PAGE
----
I could have been lounging poolside, my eyeballs floating in cheap gin and maybe writing a little bit. As it is though, I’m in Chorley instead. Not comparable in any way as far as I can see, except maybe the temperature. The heating here is cranked all the way up to eleven and my skin is drying out after only a few days. And while I think I’d get away with slathering myself with cream at poolside, here, it will cause many a head to twitch up and down in bemusement in the meerkat world of the cubicle farm.
I’m closer to a window than I was in my previous job. There, I remember the fire officer once pointed to a pile of paper stacked on a desk near the window. She insisted it had to be dealt with because it posed a fire risk. I pointed out that if it were to ever spontaneously combust, then the rain pouring down the inside of the window would likely quench the flames.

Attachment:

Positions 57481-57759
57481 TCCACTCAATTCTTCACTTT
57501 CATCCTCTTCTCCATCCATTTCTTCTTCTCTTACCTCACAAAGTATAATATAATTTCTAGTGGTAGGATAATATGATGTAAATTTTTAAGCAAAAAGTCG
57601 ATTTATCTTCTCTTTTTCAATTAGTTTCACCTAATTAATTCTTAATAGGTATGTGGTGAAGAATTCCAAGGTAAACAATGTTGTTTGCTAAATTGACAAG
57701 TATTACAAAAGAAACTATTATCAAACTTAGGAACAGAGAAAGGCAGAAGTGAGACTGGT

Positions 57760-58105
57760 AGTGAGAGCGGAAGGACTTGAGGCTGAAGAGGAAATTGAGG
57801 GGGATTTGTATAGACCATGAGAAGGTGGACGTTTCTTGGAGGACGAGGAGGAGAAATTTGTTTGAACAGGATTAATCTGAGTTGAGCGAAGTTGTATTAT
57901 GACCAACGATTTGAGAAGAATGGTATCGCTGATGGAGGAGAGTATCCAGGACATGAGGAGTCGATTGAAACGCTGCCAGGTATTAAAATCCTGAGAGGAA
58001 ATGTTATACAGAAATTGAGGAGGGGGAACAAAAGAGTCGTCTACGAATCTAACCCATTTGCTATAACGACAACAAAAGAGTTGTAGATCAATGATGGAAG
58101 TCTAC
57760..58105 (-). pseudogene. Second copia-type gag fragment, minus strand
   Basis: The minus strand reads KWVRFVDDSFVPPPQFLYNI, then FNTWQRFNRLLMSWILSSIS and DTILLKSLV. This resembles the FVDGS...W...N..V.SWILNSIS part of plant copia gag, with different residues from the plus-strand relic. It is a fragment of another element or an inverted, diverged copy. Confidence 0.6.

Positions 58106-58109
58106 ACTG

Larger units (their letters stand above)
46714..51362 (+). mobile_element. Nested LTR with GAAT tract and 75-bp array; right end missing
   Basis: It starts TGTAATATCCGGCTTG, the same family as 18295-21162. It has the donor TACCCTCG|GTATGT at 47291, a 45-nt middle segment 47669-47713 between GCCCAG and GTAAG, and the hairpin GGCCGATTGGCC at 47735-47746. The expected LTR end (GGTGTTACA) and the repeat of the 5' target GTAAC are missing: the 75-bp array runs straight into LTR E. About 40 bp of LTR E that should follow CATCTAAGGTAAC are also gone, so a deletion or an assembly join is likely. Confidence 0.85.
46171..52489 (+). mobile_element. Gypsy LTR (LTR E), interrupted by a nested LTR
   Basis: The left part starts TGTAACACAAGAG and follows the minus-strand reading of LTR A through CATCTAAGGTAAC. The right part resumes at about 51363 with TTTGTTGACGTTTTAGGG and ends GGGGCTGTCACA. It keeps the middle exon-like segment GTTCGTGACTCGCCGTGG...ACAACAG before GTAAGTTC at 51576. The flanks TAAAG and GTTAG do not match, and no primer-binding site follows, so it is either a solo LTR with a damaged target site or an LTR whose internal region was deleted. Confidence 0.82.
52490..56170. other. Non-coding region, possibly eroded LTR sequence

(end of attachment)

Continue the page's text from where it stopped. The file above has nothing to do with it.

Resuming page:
The window here opens to about 5 mm, which in the summer I imagine will be perfect for midges to slip in and bite everyone – or more likely, just me. They love me, and although I appreciate their affectionate attitude towards me, it’s a one-sided love that will never be returned. I wonder if the Cypriot midges would have survived my gin quenched blood. Well I’m not likely to find out this year.
Every hour or-so a train goes past about 75 feet away and almost at eye level with me on the first floor. Even on a despondently weathered day like today, the faces of the passengers – artistically disguised behind the grit and grime streaked across the train windows – appear to be less gloomy than I am in my greenhouse of isolation.
I could have been in Paphos, up to my eyeballs in cheap gin, up to my knees in a swimming pool and perhaps up to no good. But I’m in Chorley. I’ve thought about this many times throughout the day. Only once did I think I’d made the right choice and it was five minutes to five. Then again, it did rain all the way home … maybe next year. Save some gin for me Liz